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Gerald Boggs

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Everything posted by Gerald Boggs

  1. It's worth remembering that Joseph Stokes wrote this and the two other books in the set, for the rural third world blacksmith. He worked under the idea that folks couldn't just pick up the phone and order steel. So with that in mind, he taught folks to salvage the steel from old vehicles, hence the steel in this case coming from a leaf spring. Upon a visit to Joe's shop in England, the tool and tong method is what he used. He was quite frugal in his use of tool steel and only made the tool as large as necessary. He had about fifty top tools in a cloth pouch on the wall, none of them more then 3 1/2 inches long and forged to fit a purpose build tong. I learned my first blacksmithing from his son, Stephen Stokes.
  2. Well, I might be closer, but 2 1/2 hours each way is still a little long just to visit :-) So I just called and asked about the differences between WD1, WD6, and WD24.
  3. Oh No!!! I'm out of chili paste and Huy Fong Foods has warned that due to lack of peppers, sriracha sauce is going to be a shortage. Man, this is like the 'End of the World' news, stockpile while you can! Luckily, I only have to make it to the fall and then my peppers (fingers crossed) will be ripe.
  4. Looked at the Dunlap site, they offer four types handles: Mouse, WD-1, WD-6, and WD-24, with a lot of grades. I didn't see any explanation as to the differences. Since you've mentioned Dunlap several times over the years, i thought I'd ask you :-)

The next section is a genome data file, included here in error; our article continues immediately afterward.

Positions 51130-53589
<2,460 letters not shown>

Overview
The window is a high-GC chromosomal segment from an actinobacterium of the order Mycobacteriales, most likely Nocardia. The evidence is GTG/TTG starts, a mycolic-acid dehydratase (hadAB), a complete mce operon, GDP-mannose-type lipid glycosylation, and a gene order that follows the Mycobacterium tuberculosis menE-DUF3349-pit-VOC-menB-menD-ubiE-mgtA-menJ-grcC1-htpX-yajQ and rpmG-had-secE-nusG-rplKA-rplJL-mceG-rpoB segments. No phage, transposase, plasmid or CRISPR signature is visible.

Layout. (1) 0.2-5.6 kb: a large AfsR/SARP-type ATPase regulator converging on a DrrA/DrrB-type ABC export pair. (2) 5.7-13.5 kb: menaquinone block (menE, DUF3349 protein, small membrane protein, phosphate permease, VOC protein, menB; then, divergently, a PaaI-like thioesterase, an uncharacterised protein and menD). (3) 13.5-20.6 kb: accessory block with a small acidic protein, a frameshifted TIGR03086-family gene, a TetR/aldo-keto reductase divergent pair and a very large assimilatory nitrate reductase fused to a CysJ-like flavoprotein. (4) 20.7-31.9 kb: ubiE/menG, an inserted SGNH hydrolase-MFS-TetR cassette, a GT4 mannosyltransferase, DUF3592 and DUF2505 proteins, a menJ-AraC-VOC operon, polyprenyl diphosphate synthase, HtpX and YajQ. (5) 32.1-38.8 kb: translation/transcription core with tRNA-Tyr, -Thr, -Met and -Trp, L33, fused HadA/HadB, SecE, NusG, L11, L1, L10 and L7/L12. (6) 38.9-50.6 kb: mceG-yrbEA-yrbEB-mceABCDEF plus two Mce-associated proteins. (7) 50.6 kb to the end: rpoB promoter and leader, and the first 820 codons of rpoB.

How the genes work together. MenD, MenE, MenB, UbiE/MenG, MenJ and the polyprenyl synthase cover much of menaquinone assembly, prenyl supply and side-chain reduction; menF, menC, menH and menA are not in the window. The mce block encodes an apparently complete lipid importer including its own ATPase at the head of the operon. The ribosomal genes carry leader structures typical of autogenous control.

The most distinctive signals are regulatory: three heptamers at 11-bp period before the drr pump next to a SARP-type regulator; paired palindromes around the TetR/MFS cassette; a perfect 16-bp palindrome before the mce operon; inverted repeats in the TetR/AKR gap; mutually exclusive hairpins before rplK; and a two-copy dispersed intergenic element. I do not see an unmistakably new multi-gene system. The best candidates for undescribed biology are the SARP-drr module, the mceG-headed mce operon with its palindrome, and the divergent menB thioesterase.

5. If you mean the backside of the 1075, yes, always. What you want is the back edge to taper to nothing, that way the steel can blend into the wrought.
  6. I'm sure it's just coincidental, but the word Unibomber popped into my mind :-)
  7. If it were me making this, I would just search “tactical full tang hatchet” and pick out one I liked and could make with the least amount of effort. Because in the end, a hatchet, tomahawk, or big kill knife, are just fashion accessories. I can only think of two situations where I could have used a hatchet, and that was in survival school and jungle warfare school. In the case of survival, not allowed, and JWS, we had issue machetes.
  8. I'm having trouble finding it. It's not where I remember placing it, which is up on a 2 by 4 along the shop wall. I'll keep looking, it's somewhere, hopefully not suffering the fate of many a sock.
  9. I'll need to look. Will return tonight or early tomorrow
  10. I've been interested in carving axes and such, enough that I bought the “Carving Swedish Woodenware with Jogge Sundqvist DVD” and his father's book on wood carving. I even found time to forge a few carving axes 1. Is 1.25-1.5lbs a decent size? If the plan is an axe for spoons and perhaps small bowls, then yes. A larger axe would probable be a hindrance to getting a smooth blow, especially for a small person. 2. Is it helpful to put a heavier pole on a hatchet like this? I want to add some extra weight and will either double up the material for the poll or weld it between the two cheeks when I do the wrap. Not sure about this, lack the experience of comparison. 3.Would a single or double bevel work better here? I'm not sure it matters beyond personal preference. Here's a link where it's talked about: https://www.highlandwoodworking.com/swedishcarvingaxe.aspx I know that elder Sundqvist book shows an off-set double bevel. Meaning the bevels were different angles. 4.What handle length would be good? I have blanks for this made from white oak that got blown down by a storm last spring, I should be able to go up to 16-18”, maybe longer if that would be a good idea. No idea, but all the carving axes I've seen used have a short to medium length Oops, I didn't see Alan's post. It's the same link to highlandwoodworking.